by Texas Homesteader
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My garden was practically decimated by the grasshoppers this year for some reason. I’ve never seen an infestation like this! They descended upon my garden and ate every leaf off of every plant in the pepper section, as well as most of the rest of the garden.
But for some reason they passed completely by my tomato bushes. And surprise of all surprises I’ve not even seen the dreaded tomato hornworm that I usually battle each summer either.
Add to that the fact that the weather this summer has been odd, unusually cool and with timely rains.The result has been the perfect storm for my tomatoes. Although I only planted two tomato bushes this year they were my favorite heirloom San Marzanos . They always produce more than we can eat fresh and also plenty for us to preserve. This year is my first attempt at making a tomato leather in my dehydrator.
What To Do With All The Fresh Tomatoes?
The onslaught of tomatoes from the garden means that RancherMan & I have eaten them fresh with our daily meals of course. And I’ve made blender salsa and frozen many of them for future use. I’ve dehydrated the skins to make tomato powder and made tomato sauce as well as pasta sauce. But now I want to try my hand at something different.
A dear Facebook friend suggested I try to make tomato leather per the directions in my Excalibur book. Hummm… I’d never heard of tomato leather – I’m intrigued. The friend stated that supposedly if I make this tomato leather I can roll it directly onto pizza crust and just start adding toppings – no need to rehydrate first. NOW she had my attention!
Upon glancing through my Excalibur book I saw that they did indeed suggest this was true. I have onions and garlic in the garden, as well as fresh oregano so why not flavor the whole thing with Italian seasonings before dehydrating?
First I pulled all those beautiful fresh ripe tomatoes that from the garden, halved and seeded them. This was an easy task since I can halve & seed these beautiful San Marzanos in about 10-15 seconds. LOVE IT!
After I got them all seeded I added them to my slow cooker. I added some chopped onions from the garden, a few pressed garlic cloves and some chopped oregano as well as some dried basil from the spice cabinet. I didn’t measure anything, just added about the same quantities as I would in making pasta sauce.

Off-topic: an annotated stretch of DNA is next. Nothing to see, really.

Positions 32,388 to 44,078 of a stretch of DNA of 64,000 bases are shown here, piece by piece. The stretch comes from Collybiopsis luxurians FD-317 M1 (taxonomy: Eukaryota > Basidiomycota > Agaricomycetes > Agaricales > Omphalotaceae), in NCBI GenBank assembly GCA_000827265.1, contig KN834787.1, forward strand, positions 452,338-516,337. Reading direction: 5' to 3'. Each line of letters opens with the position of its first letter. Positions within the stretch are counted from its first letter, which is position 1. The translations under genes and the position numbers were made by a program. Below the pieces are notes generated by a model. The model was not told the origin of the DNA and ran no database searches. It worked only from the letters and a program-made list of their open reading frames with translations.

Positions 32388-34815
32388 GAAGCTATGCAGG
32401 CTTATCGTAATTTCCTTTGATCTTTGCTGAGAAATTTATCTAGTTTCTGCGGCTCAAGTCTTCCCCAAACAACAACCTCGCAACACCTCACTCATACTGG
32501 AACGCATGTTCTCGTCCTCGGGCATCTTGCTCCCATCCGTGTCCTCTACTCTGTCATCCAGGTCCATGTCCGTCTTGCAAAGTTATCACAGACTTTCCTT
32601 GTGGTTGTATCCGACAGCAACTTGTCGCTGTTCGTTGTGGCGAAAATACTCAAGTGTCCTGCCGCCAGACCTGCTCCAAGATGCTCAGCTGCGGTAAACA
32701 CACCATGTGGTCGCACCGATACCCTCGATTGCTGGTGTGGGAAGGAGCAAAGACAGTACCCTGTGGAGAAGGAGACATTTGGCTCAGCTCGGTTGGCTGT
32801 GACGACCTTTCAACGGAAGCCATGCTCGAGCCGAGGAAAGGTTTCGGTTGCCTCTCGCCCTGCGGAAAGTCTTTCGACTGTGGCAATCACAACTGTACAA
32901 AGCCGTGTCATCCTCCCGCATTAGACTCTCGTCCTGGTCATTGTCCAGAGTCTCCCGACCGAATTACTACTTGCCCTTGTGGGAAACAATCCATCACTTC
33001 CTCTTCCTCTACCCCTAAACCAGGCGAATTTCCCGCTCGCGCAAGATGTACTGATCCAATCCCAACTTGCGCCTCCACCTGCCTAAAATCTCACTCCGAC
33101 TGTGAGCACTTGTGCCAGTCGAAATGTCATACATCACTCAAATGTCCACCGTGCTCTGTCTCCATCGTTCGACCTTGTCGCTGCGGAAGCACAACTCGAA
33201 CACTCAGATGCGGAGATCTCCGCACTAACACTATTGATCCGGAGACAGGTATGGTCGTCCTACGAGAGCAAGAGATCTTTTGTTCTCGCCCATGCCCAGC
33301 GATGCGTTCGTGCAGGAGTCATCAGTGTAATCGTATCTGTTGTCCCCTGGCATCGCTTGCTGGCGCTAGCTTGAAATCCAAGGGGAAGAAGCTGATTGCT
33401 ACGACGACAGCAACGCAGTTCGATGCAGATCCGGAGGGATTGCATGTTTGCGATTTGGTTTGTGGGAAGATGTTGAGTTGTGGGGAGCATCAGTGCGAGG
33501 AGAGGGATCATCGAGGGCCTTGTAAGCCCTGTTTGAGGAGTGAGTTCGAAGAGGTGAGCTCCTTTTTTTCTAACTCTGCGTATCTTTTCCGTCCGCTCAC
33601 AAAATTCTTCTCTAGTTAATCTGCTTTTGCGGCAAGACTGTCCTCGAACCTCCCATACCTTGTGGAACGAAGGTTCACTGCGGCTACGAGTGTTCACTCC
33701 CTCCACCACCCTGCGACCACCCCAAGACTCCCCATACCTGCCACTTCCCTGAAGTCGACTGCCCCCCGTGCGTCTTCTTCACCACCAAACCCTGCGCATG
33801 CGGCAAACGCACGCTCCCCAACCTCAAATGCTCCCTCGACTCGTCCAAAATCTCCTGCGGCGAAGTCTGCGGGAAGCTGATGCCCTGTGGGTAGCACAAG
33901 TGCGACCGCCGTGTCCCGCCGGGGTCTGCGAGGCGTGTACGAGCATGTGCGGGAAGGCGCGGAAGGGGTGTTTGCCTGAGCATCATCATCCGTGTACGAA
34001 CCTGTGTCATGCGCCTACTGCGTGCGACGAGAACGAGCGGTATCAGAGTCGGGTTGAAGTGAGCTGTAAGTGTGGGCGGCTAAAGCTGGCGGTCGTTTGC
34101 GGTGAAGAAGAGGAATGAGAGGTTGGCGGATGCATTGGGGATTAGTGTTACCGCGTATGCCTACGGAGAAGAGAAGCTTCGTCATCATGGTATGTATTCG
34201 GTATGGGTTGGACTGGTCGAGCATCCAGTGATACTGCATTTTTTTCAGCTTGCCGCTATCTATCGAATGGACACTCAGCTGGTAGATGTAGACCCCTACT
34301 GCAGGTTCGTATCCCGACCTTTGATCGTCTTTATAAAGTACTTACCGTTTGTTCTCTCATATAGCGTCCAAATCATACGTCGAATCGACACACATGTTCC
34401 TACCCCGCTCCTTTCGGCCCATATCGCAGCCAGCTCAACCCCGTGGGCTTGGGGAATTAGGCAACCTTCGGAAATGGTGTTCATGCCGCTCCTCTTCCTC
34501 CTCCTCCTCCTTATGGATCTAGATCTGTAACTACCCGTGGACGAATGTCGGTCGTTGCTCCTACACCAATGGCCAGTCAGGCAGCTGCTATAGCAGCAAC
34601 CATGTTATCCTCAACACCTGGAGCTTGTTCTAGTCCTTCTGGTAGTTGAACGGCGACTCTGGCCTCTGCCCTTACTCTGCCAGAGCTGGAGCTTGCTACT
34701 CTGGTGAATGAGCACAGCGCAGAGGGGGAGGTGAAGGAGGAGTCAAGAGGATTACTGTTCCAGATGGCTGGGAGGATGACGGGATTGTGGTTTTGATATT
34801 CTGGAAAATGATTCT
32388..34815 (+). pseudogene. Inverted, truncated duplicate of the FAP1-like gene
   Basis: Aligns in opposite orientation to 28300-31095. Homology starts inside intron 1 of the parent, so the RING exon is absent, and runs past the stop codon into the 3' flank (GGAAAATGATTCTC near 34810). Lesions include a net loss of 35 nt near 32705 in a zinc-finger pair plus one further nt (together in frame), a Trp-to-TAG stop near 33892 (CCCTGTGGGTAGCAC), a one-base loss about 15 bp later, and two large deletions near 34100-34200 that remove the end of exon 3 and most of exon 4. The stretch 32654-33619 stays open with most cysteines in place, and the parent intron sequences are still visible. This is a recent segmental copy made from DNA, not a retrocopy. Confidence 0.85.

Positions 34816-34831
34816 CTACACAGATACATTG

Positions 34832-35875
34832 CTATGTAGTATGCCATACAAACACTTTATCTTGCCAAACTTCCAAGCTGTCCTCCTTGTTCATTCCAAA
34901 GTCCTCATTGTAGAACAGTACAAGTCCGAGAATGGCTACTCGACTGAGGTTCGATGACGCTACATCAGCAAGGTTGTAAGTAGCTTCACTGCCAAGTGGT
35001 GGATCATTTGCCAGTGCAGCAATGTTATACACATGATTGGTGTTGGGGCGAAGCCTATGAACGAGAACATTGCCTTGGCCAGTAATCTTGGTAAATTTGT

Then I put the lid on the slow cooker, turned it to hi and let the tomatoes cook overnight.
The next morning I used a stick blender to puree the tomatoes. There was quite a bit of water in those tomatoes so I took the top off of the slow cooker and allowed it to cook several more hours so it could evaporate the liquid & thicken the sauce.
Dehydrating Seasoned Tomato Puree
When it was as thick as I wanted I gave it a little taste. The spices were perfect but I added salt to taste, then got busy with my dehydrator.
For those of you asking, I purchased this * Excalibur dehydrator) and love it!
I put dehydrator sheets onto each of my dehydrator trays. These * dehydrator sheets were recently purchased from Amazon. Now that I’m making leather I’m so glad I did!
I poured about 1 cup of my tomato puree onto each dehydrator sheet and spread it thinly with my spatula. By laying the spatula almost flat and with a light hand I swirled the puree toward the outside corners of the sheet, keeping the shape circular.
My dehydrator book warned that I’d want the circle to be thinnest in the center, a little thicker at the outside of the circle so that the outsides didn’t over dry and crack before the insides of the circles were thoroughly dehydrated. So I spread my circles about 1/8″ thick at the center and about 1/4″ thick at the edges.
Then I placed those trays into my dehydrator & took it outside. I placed it on a small table on my back porch so the heat would stay outside where it belongs during this hot humid season.
My Excalibur book says to dehydrate my tomato leather about 8-10 hours or until the center is no longer tacky. So I turned the temperature to 135 degrees and waited.